For those looking to culturize themselves (new, made up word, let’s roll with it), sawatdee is how you say hello in Thai while korp kun means thank you. Another interesting bit worth noting for those interested in Thai culture is their levels of respect and how Thais show it. When saying hello or thank you or something of the sort, you place your palms together as if in prayer with your fingertips pointing skyward and your thumbs touching your body and then you tilt your head downwards like a slight bow to that person or persons (basic). When interacting with someone younger than you, you place your thumbs and thus your hands at chest height. The hands progress upwards from there for equals, elders, monks, and finally the king and his image, in which you place your hands above your head.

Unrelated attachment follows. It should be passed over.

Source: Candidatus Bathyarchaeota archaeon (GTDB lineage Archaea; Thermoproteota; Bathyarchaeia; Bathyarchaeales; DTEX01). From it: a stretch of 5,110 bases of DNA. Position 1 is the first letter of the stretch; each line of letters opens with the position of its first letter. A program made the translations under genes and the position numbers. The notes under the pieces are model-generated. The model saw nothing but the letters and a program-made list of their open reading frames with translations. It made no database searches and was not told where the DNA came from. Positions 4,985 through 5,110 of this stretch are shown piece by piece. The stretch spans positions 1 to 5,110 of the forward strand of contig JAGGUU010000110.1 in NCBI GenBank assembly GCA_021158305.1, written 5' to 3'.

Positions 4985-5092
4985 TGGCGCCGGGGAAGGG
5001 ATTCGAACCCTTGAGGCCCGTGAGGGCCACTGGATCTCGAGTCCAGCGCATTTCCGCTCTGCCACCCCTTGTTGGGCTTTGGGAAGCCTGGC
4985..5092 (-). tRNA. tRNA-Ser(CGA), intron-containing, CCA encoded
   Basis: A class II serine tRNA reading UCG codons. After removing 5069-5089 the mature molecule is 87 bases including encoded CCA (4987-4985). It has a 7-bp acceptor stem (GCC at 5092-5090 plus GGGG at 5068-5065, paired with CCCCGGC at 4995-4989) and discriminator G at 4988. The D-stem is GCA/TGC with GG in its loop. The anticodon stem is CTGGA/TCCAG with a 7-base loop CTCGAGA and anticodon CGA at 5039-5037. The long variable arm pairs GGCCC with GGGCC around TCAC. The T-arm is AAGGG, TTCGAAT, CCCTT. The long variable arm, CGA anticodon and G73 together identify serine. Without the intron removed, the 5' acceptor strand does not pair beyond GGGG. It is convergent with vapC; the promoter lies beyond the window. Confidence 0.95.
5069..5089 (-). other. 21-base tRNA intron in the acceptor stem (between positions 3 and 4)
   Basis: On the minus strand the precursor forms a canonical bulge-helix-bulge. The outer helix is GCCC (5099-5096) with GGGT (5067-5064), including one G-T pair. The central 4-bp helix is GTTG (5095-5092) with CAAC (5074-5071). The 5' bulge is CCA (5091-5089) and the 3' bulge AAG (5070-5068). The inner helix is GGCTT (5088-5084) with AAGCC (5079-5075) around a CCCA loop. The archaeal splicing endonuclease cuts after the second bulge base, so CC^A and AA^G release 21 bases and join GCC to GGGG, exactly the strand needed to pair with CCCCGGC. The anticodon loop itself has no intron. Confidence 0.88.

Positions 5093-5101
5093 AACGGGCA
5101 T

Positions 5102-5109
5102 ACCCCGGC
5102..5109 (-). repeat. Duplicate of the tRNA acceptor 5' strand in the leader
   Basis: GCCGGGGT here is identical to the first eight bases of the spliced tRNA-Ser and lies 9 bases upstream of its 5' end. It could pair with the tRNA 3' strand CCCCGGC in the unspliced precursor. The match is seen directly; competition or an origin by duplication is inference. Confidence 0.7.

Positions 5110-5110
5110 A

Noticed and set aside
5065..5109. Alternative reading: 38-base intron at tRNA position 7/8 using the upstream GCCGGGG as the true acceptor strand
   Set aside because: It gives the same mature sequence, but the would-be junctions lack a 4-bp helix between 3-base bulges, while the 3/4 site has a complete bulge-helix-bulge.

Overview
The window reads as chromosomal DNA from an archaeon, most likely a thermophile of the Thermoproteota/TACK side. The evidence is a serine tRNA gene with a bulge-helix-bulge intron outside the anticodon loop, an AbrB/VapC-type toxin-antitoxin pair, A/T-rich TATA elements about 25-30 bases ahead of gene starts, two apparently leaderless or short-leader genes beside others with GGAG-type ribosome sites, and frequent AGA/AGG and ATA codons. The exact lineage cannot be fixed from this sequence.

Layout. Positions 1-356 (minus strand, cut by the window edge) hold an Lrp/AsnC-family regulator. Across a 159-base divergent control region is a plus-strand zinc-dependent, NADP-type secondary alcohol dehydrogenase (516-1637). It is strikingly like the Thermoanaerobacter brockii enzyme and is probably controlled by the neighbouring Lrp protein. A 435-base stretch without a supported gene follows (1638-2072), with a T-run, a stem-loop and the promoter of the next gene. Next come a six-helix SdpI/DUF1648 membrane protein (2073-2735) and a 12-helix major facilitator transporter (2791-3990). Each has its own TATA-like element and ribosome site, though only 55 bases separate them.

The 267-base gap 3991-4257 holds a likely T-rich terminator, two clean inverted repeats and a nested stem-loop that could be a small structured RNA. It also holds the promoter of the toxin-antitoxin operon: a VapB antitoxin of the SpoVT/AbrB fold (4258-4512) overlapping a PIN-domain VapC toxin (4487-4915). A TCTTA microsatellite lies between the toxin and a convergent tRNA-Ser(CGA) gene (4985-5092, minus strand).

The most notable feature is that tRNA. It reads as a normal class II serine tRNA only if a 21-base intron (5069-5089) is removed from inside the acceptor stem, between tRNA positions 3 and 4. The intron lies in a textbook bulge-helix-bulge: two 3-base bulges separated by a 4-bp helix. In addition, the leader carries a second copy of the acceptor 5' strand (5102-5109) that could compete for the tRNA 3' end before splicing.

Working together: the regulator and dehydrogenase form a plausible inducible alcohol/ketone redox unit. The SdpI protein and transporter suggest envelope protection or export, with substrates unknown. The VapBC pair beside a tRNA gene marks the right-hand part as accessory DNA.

I woke up knowing I had a very busy day ahead of me. Today would be my one and only full day in the city of Ayutthaya so I needed to make the most of it. So after a bowl of fresh fruit, muesli, and yogurt, I hopped onto what can barely be called a bicycle and pedaled to the first Wat, or temple, on my day’s to do list. Wat Mahathat is known for its Buddha image entangled with the roots of a tree (the rest of its body completely missing) as well as mysteriously headless Buddha images. Walking amongst the ruins I couldn’t help but go back to my time in Rome while walking through the Roman Forum. Although not as old as Rome and its remnants, Ayutthaya was a thriving ancient civilization in SE Asia, having been the capital city for 417 years thanks to its natural borders of the four rivers that flow around it forming an island. I was surprised by how much free rein we had to walk through and around the ruins; as great as it was to get an up close look you can’t help but realize how much this undermines the preservation of this bit of history. While reading through the info boards, I noticed that Thailand is not living in the year 2015 but rather sometime in 2588 BE; they haven’t quite pulled off time travel but have found a different point in which to call year ‘0’. The fact that this much of Thailand’s past has survived to this day is a surprise in itself. The Burmese conquerors sacked the city and pillaged the area and soon after abandoned it, so we should be thankful this much has been leftover. Another odd thing I found is the random reasons for building such Wats or temples. Kings have decided to build these entire structures that go on for acres in honor of a war victory, peace in a family feud, or as a burial site for a relative, all on the backs of his people. Wat Phra Si Sanphet was next on the docket with its three chedis (stupas) all in Singapore style, like giant bells narrowing out upwards and forming circular rings to the tip. This Wat was designed and dedicated as the Royal chapel of the King and his family. It can be so easy to fall into the trap of losing appreciation when some wats look so similar to the rest but by the pure fact that I am walking through history should be enough to dissuade that. With a keen eye, I have even picked up on some things. The Grand Palace definitely has its purposes in the way it was laid out. Just as what I am seeing in these ancient buildings, the Grand Palace in Bangkok has the same structure of Buddha images wrapping around the main temple areas. The competition for the biggest buddha seems obvious enough with Wihan Phra Mongkhon Bophit temple being a candidate due to having one of the largest bronze Buddha images in Thailand in its sanctuary hall. In this temple, like many others, I have noticed worshippers shaking cups forward and back with things that can only be described as thin chopsticks as they chanted some form of prayer. Naturally the sticks would slide out, so after returning them to their original state they continued their chant. I try to take time to observe their ways of worship even if I may not understand its meaning. As weird as this may sound, I have enjoyed entering the temples for the simple fact that it is a great excuse to take off my shoes. Outside I found many photographs taken of the temples during the rainy monsoon season. The pathways that I have been walking to see the temples would be all underwater and thus the main parts of the ruins would only be accessible by bamboo raft. I can’t imagine how Thais deal with this especially as the rivers flood and take over their “basements”. Towards the west of the island sits Wat Lokayasutharam, a strong contender for the largest reclining Buddha, an image measuring an astounding 42 meters long while wrapped in its typical golden yellow cloak. Here I recognized the growing trend of offerings being given to Buddha images in the form of baskets full of fruit and flowers while accompanied by an intoxicating mixture of incense. As small as the island may be, I found a way to get lost. I don’t care how close points A and B are; I will always find myself at C wondering where the hell I am. As frustrating as that may be, I get myself into areas where Thais stare at me as if I were the first white person they have witnessed in their entire lives, so you know I have gotten off the beaten path. Another plus of that is that I found some ruins not surrounded by throngs of tourists and their package tours. To get a better understanding of the temples and Ayutthaya’s history, I visited their exhibition hall which was not overly noteworthy except for the far end being a panel of ancient Thai dishes, which I quickly scribbled down. I needed to refuel on some Thai food so I stopped at a restaurant with not too much foot traffic but enough people inside this sort of pop-up restaurant. For the best food, I look for a place that has only Thai occupants and resides far away from the tourist trapped streets. The restaurant had no English menu and devoid of Roman letters, which makes picking a dish to eat a slight challenge. Using my handy guide of Ayutthaya dishes from the Tourist Center, I pointed at the first dish on my list having no clue what it would be. Funny enough, it ended up being spicy papaya salad but the best one I have had thus far, with actually fermented crabs mixed in as the authentic dish requires. I was still hungry and tried pointing at another dish from my list but from what I recognized they did not have it or any of the others on the menu. Looking around the restaurant, I found a woman enjoying a bowl of noodles. Without one iota of what may have been cooked into that broth, I pointed in that direction and asked for one but not too spicy. The soup was delicious and after leaving the restaurant, the one Thai guy I primarily dealt with, probably a few years younger than me said, thank you in English and bowed, after which I returned the gesture. The moment felt special and genuine perhaps due to the very few white people that may eat there as well as the random, odd requests I made. The next couple of Wats were set off the island so a long bike ride was needed through heavy traffic, bordering on highway sized madness, to get there. On the way I could not help but notice how many stray dogs are on the streets. If Bob Barker doesn’t have a hobby while in retirement from the Price is Right, Thailand could definitely use him. Wat Yao Chaimongkhon is lined with so many Buddha images wrapping itself around the largest Singapore style bell temple my eyes have ever witnessed. The center bell shaped chedi or stupa was commanded to be built in honor of a king’s victory in combat on elephant back over his rival. At Wat Phanan Choeng, I found an absurd amount of Buddhas to the tune of 84,000, most of them fit into the tiniest crannies of the wall. More noteworthy than the Buddha images, I watched and listened to several monks praying and chanting in a temple off to the side. Before getting shooed away, I relaxed in the doorway hearing their melodic chants called out to Buddha. Based on a recommendation by my guide book, I found a restaurant too high class for me. My table sat on the edge overlooking the river and a temple just across the way. A solo sweaty backpacker probably did not find into their clientele image but I got seated anyways. The meals were highly priced but maybe 12 dollars at the end of the day versus the 20 plus I could spend at an American restaurant of this quality. I ordered a coconut based soup and spring rolls filled with crab and veggies and then wrapped in rice paper. The soup arrived over a flame similar to what you might find accompanying fondue; all of which was probably not meant for one person’s undertaking. The meal was good and the ambience was excellent with a man playing guitar and serenading the diners with Thai vocals. Would I eat there again? Probably not. I could find nearly as good Thai food on the streets and it is missing that edgy element of the grunge of eating on the street with Thais and their families. I ended the night early finishing a Chang beer as I needed to wake up early to catch the morning train to Pak Chong, a town considered the gateway to Khao Yai National Park and its many indigenous animals such as elephants, monkeys, black bears, sun bears, clouded leopards, King cobras, pythons, and many colorful birds, oh my!